Today’s readings speak of an essential quality for the Christian steward— hope. According to the Catechism of the Catholic Church, “Hope is thetheological virtue by which we desire the kingdom of heaven andeternal life as our happiness, placing our trust in Christ’s promises andrelying not on our own strength but on the help of the grace of the HolySpirit (CCC 1817).” In many ways, this is the very definition of astewardship way of life — focusing on eternity as we live our daily livesand relying on God to provide for our needs and satisfy our deepestlongings for meaning and happiness right now.READ MORE
Our readings today remind us that God always has our best interests in mind. No matter what is going on in our lives, God is with us.
In our Gospel today, Jesus and His disciples are traveling in a boat when heavy winds and violent waves begin to overwhelm the boat. Jesus was there sleeping in the boat in the midst of this horrific storm.READ MORE
As we enter back into Ordinary Time, our readings today remind us that heaven is our true home and that we cannot make it there without God’s assistance.
In our First Reading, the prophet Ezekiel foretells the coming of the Kingdom of God. We can see that Jesus is the Seder that will become refuge for all people. He will humble the proud, lift up the lowly and produce good fruit in the weakened. It is God who does the wondrous works.READ MORE
Today we celebrate Corpus Christi — the Body and Blood of Christ. Jesus’ Body and Blood was sacrificed for us on Calvary, but before that excruciating event, He humbly bound Himself to human hands in the Eucharist. As St. Thomas Aquinas expresses, “In this sacrament sins are purged away, virtues are increased, the soul satiated with an abundance of every spiritual gift. No other sacrament is so beneficial.”
Our Gospel today recounts the Last Supper. As Jesus ate the Passover meal with His apostles, He broke bread, telling them, “This is my Body,” and again, poured wine, saying, “This is my Blood… which will be shed for many.” In this moment, Jesus sacrificially gave us Himself in the Eucharist by foreshadowing His passion, death and resurrection.READ MORE
We face death every day. Whether it comes with the actual death of someone we love (or someone we don’t even know), a failed relationship, the loss of a job, a broken dream, or pondering our own mortality, death is always around us. What does death say to us? What we believe about our death experiences is going to say volumes about how we live our lives. Jesus comes to us today just as he did many years ago to people who were struggling with loss and death and wondering what to do. He calls us out of our tombs, where we have been closed up in fear and despair, and shouts, “Come out!” Jesus leads us out of death and gives us hope. There is always hope. There is always transformation. Although we may not always see where the road of life is taking us or see God’s presence with us on our journey, we will be brought to a new place and be given new life. Walk with God and listen to Him call you. Tomorrow, there awaits another surprise.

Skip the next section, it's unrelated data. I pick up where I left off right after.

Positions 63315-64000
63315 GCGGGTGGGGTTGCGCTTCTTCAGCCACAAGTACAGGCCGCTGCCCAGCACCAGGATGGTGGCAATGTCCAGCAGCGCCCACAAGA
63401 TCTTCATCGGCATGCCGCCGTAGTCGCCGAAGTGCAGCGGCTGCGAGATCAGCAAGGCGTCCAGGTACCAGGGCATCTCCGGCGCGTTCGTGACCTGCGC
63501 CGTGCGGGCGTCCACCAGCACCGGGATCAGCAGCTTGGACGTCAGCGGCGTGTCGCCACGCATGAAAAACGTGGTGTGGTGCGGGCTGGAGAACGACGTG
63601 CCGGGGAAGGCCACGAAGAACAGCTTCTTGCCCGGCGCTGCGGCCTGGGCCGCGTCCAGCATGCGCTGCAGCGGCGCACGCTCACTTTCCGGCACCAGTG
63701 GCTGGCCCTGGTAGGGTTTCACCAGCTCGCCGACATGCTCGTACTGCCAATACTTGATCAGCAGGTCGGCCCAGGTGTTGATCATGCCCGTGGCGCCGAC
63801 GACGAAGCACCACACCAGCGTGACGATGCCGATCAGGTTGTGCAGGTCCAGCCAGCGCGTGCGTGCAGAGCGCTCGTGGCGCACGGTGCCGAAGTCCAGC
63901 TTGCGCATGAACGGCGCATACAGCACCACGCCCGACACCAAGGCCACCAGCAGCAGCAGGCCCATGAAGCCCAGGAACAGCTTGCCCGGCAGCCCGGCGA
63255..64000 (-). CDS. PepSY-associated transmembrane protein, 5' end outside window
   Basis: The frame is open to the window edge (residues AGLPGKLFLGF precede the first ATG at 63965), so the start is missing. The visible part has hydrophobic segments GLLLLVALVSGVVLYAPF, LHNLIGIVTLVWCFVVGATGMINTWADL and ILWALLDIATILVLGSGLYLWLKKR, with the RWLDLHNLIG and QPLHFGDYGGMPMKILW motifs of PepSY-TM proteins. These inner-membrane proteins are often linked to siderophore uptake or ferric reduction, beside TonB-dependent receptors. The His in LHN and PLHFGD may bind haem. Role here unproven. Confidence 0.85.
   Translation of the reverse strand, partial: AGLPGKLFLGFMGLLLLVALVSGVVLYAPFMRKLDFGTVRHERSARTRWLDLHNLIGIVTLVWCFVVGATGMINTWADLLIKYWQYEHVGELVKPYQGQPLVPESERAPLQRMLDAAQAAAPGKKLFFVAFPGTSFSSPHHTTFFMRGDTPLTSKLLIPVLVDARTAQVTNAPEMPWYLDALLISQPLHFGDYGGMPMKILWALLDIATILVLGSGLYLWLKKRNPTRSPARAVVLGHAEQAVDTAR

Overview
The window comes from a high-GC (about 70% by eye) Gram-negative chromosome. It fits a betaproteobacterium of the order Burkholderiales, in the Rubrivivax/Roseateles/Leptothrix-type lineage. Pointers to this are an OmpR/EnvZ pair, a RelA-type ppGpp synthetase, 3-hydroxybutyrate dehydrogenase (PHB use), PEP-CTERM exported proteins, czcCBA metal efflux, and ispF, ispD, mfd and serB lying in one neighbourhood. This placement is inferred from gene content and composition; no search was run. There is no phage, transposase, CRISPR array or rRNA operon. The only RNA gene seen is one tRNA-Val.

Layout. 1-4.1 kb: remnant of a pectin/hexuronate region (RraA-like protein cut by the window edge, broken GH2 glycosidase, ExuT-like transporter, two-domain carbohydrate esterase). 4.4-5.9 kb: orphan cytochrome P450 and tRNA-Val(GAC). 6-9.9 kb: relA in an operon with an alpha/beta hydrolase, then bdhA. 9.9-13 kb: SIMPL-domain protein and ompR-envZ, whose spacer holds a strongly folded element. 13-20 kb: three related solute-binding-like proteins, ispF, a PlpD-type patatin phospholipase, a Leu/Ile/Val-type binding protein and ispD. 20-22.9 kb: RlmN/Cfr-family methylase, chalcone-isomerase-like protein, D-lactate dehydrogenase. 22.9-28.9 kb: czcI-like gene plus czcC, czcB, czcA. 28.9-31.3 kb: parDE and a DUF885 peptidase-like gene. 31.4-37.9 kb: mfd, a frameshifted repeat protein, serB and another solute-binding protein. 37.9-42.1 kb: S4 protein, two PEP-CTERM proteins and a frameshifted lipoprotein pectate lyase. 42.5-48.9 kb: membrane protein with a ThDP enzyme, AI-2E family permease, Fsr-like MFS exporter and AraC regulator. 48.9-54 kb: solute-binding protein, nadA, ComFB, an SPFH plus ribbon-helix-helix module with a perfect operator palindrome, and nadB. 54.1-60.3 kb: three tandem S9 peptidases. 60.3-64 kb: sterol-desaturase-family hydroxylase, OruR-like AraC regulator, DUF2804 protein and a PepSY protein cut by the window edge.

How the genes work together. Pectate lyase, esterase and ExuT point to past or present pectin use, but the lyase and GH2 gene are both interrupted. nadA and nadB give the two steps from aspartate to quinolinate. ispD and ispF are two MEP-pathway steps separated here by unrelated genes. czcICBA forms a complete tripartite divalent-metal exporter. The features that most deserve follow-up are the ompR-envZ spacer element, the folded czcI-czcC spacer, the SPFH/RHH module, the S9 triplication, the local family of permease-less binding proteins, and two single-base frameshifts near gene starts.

Seeing is much more than just a function of our eyes. We can look at something with clear vision but not really see it. Often what we think we see is colored by our presuppositions, prejudices, assumptions, and needs. We judge things by appearance, but God looks into the heart. God’s sight has a much wider range and far greater depth. Receiving things or people just based on appearance can lead us to erroneous and hurtful judgments. We think we are seeing clearly, but we are not. Allowing God to restore our sight so that we can truly see is a worthy goal for our Lenten journey. Look within and look without. What do you see? Allow God to complete the picture for you. Ask Him to give you the insight to look into someone’s heart. Don’t draw hasty conclusions or presume you know the truth. Be open and humble enough so that you can receive the sight that only God can give.
In today's Gospel, Jesus purifies the temple area because it is being misused as a marketplace. He becomes angry at their lack of reverence for God. He spills the coins of the money changers and overturns tables, saying, “Take these out of here, and stop making my Father’s house a marketplace.”READ MORE
The First Reading from Genesis is the infamous story of God putting Abraham to the test. God commands Abraham to offer his son, Isaac, to the Lord as a sacri#ce. Abraham obeys the Lord. Yet, a messenger of the Lord cries out at the last moment to stop him. Because of Abraham’s faithfulness and surrender to the Lord, he is blessed abundantly.READ MORE
St. Peter reminds us in our Second Reading of the blessings we receive from Christ’s Passion, Death and Resurrection — “Christ suffered for sins once… that he might lead you to God.” And again, “[Baptism] is… an appeal to God for a clear conscience, through the resurrection of Jesus Christ.”READ MORE
In our Gospel, a leper knelt before Jesus and said, “If you wish, you can make me clean.” Jesus reached out and touched this diseased man and healed him. He then encouraged the man to show himself to the priest and offer himself a cleansing, referencing what was commanded in the Law of Moses. By completing these rituals, this man might be reinstituted into the community.READ MORE